If we want to provide a data Web control that allows the end user to only update a subset of fields, then we need to either programmatically set the missing UpdateParameters values in the ObjectDataSource's Updating event handler or create and call a BLL method that expects only a subset of the fields. Let's explore this latter approach.

Specifically, let's create a page that displays just the ProductName and UnitPrice fields in an editable GridView. This GridView's editing interface will only allow the user to update the two displayed fields, ProductName and UnitPrice. Since this editing interface only provides a subset of a product's fields, we either need to create an ObjectDataSource that uses the existing BLL's UpdateProduct method and has the missing product field values set programmatically in its Updating event handler, or we need to create a new BLL method that expects only the subset of fields defined in the GridView. For this tutorial, let's use the latter option and create an overload of the UpdateProduct method, one that takes in just three input parameters: productName, unitPrice, and productID:

<System.ComponentModel.DataObjectMethodAttribute _ (System.ComponentModel.DataObjectMethodType.Update, False)> _ Public Function UpdateProduct(productName As String, _ unitPrice As Nullable(Of Decimal), productID As Integer) _ As Boolean Dim products As Northwind.ProductsDataTable = _ Adapter.GetProductByProductID(productID) If products.Count = 0 Then Return False End If Dim product As Northwind.ProductsRow = products(0) product.ProductName = productName If Not unitPrice.HasValue Then product.SetUnitPriceNull() Else product.UnitPrice = unitPrice.Value End If Dim rowsAffected As Integer = Adapter.Update(product) Return rowsAffected = 1 End Function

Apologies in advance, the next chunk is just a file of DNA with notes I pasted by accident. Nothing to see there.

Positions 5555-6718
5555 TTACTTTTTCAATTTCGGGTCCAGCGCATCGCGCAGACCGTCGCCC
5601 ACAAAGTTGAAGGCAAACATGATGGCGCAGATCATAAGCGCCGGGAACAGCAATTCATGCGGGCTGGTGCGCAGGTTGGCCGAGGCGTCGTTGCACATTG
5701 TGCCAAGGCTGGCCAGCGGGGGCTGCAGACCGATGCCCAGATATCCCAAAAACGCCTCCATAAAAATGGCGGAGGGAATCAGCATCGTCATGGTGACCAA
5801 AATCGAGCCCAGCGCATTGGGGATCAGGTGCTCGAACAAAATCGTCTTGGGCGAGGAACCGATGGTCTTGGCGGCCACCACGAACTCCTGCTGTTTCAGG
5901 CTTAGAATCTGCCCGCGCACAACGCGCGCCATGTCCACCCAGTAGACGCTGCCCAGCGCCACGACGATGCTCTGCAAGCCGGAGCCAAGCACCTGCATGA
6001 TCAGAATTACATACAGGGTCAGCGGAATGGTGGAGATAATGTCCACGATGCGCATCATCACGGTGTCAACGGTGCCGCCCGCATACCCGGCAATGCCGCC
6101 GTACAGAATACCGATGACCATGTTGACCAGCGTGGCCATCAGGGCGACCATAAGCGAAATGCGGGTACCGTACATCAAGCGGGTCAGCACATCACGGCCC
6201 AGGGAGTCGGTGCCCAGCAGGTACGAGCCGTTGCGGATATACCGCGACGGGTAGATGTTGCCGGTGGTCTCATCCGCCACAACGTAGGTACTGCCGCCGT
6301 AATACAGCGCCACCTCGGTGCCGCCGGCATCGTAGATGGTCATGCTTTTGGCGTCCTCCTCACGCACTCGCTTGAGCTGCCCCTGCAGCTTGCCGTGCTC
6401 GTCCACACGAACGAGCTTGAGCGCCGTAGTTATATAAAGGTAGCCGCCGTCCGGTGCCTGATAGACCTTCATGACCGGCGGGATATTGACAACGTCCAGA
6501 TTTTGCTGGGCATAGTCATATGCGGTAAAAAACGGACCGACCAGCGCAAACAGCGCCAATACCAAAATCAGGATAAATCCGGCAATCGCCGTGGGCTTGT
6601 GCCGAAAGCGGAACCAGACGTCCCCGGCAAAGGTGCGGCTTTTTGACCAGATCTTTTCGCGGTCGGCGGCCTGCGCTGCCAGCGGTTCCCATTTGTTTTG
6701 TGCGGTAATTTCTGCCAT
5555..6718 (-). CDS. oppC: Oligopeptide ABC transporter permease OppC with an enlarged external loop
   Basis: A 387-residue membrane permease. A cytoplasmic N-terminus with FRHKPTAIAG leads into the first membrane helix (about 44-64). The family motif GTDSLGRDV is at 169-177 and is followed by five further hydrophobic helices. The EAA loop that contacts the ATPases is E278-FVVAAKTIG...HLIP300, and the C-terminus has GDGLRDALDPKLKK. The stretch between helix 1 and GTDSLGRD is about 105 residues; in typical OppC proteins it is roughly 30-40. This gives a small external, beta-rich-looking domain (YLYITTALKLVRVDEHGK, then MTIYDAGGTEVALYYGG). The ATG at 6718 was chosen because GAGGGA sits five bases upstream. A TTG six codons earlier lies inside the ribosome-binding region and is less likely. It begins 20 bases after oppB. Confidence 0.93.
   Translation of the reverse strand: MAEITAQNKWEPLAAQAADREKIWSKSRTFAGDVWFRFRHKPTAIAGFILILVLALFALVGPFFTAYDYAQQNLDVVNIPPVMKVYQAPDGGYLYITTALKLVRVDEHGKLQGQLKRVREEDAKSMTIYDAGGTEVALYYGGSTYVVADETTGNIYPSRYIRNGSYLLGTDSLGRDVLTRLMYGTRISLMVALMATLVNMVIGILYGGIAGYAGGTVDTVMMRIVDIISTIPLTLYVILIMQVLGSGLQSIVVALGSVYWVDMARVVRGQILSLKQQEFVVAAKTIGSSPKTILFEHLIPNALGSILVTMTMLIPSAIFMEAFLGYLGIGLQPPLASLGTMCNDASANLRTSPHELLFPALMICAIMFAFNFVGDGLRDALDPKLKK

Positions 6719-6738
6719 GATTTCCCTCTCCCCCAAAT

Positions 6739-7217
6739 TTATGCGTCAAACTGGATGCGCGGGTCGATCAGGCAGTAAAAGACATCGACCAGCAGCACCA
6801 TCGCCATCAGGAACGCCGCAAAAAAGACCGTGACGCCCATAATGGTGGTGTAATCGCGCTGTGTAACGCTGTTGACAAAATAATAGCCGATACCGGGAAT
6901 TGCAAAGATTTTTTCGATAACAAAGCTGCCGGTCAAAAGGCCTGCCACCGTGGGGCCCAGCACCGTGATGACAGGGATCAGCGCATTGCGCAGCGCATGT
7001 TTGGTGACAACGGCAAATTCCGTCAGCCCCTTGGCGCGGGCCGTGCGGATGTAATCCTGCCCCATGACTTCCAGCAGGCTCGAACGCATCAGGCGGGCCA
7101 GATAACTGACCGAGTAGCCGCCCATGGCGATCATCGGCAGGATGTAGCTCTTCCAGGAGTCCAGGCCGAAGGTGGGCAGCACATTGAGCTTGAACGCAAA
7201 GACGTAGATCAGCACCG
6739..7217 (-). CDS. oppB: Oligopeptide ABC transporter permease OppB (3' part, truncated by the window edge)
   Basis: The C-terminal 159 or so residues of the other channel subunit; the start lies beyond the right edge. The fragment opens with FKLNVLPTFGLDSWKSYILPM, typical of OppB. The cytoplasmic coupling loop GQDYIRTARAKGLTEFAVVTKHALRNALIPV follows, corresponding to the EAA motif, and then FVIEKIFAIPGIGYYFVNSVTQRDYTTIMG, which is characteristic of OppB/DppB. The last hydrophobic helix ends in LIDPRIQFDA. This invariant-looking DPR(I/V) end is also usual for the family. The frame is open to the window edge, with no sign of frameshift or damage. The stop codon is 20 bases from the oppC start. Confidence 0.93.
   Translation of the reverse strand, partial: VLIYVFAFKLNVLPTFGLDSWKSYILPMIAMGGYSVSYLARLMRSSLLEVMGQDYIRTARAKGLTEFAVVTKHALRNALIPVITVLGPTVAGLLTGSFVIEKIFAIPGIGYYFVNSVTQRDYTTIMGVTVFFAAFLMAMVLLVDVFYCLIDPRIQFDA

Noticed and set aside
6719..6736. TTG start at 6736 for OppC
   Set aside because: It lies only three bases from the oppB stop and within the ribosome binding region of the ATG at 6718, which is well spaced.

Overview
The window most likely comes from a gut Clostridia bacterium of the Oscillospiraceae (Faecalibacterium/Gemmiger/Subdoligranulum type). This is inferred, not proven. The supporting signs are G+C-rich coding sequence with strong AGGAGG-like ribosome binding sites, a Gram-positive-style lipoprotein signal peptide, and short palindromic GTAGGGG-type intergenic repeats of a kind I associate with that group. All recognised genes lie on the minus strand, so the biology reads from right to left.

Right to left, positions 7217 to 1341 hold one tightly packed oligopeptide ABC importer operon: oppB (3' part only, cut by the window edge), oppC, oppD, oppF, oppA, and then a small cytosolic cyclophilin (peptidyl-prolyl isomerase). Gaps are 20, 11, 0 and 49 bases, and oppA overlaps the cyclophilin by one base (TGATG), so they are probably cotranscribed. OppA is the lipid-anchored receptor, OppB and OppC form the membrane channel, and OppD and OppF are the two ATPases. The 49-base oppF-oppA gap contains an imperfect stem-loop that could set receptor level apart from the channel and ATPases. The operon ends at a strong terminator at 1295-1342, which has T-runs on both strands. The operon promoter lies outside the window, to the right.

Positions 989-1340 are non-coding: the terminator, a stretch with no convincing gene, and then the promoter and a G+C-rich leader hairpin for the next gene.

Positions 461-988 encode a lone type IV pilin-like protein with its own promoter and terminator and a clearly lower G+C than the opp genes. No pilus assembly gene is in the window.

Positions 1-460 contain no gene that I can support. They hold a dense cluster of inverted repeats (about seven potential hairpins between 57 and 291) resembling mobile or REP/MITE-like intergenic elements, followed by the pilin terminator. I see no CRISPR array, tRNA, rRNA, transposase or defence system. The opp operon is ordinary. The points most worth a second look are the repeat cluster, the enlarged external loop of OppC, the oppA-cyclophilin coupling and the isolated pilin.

Like the original UpdateProduct method, this overload starts by checking to see if there is a product in the database with the specified ProductID. If not, it returns False, indicating that the request to update the product information failed. Otherwise it updates the existing product record's ProductName and UnitPrice fields accordingly and commits the update by calling the TableAdpater's Update() method, passing in the ProductsRow instance.